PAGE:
Dana White: Mind-blowing UFC announcement coming soon
“There’s something no one else has heard. You have no idea some of the stuff that we have planned. I’m going to make an announcement next week that is going to blow people’s minds. That deal is done, but my employees don’t even know yet. I’m renting out a place next Thursday and I’m going to tell them. Then we’ll make the announcement later that day. It’s an indicator of where this business is going over the next five years.”
EXCLUSIVE: Arlovski on UFC exit, Affliction entrance
It certainly has been a long time coming, but former Ultimate Fighting Championship heavyweight champion Andre Arlovski has found a new home.
Thursday, after months of heated speculation, Affliction finally confirmed what many fans already expected – Arlovski had signed up with the upstart promotion for its inaugural card “Banned” on July 19 in Anaheim, Calif.
The “TBA” facing Ben Rothwell is now a “Pitbull.” It’s bittersweet news for the former champ.
“I am excited,” Arlovski told MMAWeekly.com. “Also, I have mixed feelings – sad about leaving UFC and excited about my future.”
Arlovski and his management are mum about the details of the negotiation that led him to leave the UFC, but its clear that the industry-leading promotion could not offer Arlovski the dollar sign he required.
“My management and I did what we had to do to work out a new deal with the UFC,” he said. “But we also had to test the market. At the end of the day it's a business.”
If he had his choice though, Arlovski would have stayed with the company that made him a star.
“It is always my choice,” he continued. “I just had to evaluate everything on the plate, listen to the opinions of my advisors and make the decision. At this time I felt that based on everything this decision would be better for me. There are a lot of things that go into consideration.”
Arlovski maintains that his relationship with his former employers remains strong, and that the possibility of a return to the Octagon is not out of the question.
Rob Kaman rips into UFC.
'Mr. Low - Kick' recently took some time to speak with PDG about his career, K-1, modern day mixed martial arts, training fighters and what the future holds for the former World Champion Kick-boxer.
Awsome interview with a true legend, he'll definetly touch Dana lovers nerve's but he know's what he's talking about and he was an incredible fighter.
MMA Submission: An Interview With Dana White
Get a load of Dana White's schedule this week. The UFC president spent two days in New York on business, then flew right to London for this weekend's pay per view. Then he's flying back to New York for more meetings. "It's a little crazy right now," he says with a laugh. "But in a good way. This sport is blowing up."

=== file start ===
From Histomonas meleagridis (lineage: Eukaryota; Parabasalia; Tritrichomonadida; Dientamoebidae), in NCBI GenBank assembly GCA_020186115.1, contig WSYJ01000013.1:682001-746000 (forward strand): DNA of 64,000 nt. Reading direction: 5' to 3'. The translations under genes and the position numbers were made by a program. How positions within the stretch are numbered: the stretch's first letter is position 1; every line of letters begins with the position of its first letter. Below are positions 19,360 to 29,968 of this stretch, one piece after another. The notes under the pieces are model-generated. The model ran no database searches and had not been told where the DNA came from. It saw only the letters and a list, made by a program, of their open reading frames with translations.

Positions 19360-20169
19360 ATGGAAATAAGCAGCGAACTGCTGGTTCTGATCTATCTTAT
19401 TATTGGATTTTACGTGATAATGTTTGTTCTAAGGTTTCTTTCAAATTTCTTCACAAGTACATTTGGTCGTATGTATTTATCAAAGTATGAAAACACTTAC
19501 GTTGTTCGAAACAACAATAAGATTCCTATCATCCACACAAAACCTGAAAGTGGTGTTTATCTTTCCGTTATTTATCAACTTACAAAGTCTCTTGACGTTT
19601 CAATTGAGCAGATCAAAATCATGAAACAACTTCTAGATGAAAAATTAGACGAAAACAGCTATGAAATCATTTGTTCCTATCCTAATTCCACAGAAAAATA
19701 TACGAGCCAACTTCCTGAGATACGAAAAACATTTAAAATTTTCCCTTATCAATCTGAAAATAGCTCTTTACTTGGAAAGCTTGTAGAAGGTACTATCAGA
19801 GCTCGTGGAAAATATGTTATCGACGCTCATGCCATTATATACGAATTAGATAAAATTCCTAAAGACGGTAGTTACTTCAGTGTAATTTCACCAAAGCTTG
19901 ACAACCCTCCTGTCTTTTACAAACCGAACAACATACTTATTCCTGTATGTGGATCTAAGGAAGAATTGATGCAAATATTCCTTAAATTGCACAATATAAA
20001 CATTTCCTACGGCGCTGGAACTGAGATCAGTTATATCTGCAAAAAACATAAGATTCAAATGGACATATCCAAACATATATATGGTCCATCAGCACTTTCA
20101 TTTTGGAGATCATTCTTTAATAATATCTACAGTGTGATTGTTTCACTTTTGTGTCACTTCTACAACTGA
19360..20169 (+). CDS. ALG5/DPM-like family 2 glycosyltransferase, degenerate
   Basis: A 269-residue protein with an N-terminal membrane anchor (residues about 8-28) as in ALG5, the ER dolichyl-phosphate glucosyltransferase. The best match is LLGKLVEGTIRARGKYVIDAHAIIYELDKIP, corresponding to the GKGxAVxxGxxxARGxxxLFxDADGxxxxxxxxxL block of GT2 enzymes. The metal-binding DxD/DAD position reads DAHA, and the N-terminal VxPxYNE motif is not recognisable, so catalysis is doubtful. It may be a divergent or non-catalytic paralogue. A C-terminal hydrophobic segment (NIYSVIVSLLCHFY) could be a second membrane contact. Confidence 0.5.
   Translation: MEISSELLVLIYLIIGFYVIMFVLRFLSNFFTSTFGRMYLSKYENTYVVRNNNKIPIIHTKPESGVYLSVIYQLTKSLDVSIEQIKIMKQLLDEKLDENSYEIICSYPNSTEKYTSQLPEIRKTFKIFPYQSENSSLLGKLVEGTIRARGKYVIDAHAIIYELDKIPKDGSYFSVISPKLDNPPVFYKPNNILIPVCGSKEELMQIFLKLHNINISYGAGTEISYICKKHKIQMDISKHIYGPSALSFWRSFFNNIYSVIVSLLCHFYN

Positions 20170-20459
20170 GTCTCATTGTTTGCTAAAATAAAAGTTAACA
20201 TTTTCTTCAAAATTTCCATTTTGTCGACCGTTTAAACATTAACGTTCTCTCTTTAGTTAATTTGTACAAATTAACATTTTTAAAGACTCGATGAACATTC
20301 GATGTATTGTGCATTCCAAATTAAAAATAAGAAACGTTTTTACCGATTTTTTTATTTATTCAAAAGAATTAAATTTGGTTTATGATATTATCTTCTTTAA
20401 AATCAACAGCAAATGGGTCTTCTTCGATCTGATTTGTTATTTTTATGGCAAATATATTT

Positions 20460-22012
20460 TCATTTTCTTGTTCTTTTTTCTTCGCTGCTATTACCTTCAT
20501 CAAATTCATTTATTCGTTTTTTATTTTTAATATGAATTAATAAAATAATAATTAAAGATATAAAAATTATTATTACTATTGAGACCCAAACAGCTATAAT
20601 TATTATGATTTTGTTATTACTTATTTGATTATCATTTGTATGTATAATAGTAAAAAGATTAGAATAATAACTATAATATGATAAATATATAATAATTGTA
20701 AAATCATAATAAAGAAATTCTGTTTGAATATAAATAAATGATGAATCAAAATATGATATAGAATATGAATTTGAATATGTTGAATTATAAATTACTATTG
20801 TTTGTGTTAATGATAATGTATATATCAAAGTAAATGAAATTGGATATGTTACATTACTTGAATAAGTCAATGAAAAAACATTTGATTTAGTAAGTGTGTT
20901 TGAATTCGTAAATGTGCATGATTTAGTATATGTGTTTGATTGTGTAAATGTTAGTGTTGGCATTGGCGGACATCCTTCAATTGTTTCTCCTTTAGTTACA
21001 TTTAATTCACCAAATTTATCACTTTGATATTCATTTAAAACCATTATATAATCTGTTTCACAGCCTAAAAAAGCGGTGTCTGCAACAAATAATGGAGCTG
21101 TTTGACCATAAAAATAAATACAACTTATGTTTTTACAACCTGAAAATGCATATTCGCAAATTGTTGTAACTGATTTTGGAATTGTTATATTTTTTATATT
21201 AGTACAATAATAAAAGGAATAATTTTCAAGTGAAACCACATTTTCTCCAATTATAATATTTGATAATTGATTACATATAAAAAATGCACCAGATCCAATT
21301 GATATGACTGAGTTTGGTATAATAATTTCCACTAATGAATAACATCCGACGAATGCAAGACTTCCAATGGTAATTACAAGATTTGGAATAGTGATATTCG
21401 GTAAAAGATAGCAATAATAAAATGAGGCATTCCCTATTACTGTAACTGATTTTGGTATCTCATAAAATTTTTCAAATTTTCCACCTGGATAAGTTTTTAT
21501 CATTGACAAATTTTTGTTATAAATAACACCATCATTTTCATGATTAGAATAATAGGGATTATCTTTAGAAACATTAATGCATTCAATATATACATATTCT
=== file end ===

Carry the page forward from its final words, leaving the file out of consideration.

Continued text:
The Mag caught up with him for a wide-ranging question and answer session about everything from this weekend's pay-per-view to Kimbo Slice. He couldn't answer some questions about pending deals (including an announcement he's planning for next week, an announcement he says will rock the MMA world). Other questions, such as his thoughts on Slice, he had plenty to say.
Exclusive Video: Arlovski Leaves UFC, Affliction Bound
The Pitbull" has found a new home.
Ending months of silence, former UFC heavyweight champion Andrei Arlovski (Pictures) speaks to Sherdog.com news editor Loretta Hunt in this exclusive video interview to announce his signing with the Affliction promotion for three fights, beginning with a July 19 bout against former IFL standout Ben Rothwell
Miguel Torres welcomes WEC rematch with Yoshiro Maeda
Days after successfully defending his WEC bantamweight title for the first time, Miguel Torres (34-1) can't wait to step back in the cage for another war with the man he defeated Sunday night, Yoshiro Maeda (23-5-2)
Torres reflected on the bout while a guest on Tuesday's edition of TAGG Radio (www.taggradio.com), a content partner of MMAjunkie.com (www.mmajunkie.com).
"He's a guy that I would love to fight again," Torres said about Maeda. "We're going to have to fight again, for the fans' and for our sakes. He didn't want the fight to stop. He's a warrior, and he wanted to keep going. He just couldn't see out of his eye. We'll for sure have to do it again in the future."
While the Urijah Faber-Jens Pulver main event received the bulk of the promotion and attention heading into WEC 34, Torres and Maeda put on an exciting back-and-forth battle that some are saying deserves to be considered among the best of the year. Torres eventually earned the victory when Maeda's battered and swollen right eye forced the cage-side doctor to put a halt to the action at the conclusion of the third round.